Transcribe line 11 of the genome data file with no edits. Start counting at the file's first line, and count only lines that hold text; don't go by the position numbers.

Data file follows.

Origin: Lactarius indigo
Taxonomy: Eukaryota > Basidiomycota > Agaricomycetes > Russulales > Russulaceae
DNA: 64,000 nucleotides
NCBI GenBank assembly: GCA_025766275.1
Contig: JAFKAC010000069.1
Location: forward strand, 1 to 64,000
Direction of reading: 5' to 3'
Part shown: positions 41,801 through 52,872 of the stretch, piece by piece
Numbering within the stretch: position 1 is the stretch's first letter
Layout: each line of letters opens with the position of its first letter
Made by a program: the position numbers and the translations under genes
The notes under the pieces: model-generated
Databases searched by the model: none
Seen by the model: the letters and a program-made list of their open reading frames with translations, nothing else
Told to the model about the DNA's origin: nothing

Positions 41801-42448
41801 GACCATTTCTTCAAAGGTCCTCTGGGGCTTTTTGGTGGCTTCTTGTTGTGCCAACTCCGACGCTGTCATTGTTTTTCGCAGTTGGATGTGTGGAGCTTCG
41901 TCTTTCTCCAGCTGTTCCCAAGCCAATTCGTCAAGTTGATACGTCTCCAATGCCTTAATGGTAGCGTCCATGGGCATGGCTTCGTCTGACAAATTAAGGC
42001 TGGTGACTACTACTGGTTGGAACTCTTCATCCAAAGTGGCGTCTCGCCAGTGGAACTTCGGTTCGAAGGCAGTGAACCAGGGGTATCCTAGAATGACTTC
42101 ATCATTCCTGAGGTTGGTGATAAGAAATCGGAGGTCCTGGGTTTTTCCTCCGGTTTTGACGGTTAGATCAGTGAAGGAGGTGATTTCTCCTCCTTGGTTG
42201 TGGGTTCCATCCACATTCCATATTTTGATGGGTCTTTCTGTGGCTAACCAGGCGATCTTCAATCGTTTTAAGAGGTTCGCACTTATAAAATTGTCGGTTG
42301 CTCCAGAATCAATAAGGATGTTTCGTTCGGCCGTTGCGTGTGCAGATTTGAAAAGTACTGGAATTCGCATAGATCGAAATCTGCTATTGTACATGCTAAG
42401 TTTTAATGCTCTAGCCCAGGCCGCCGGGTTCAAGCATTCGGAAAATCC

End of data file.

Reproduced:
Made by a program: the position numbers and the translations under genes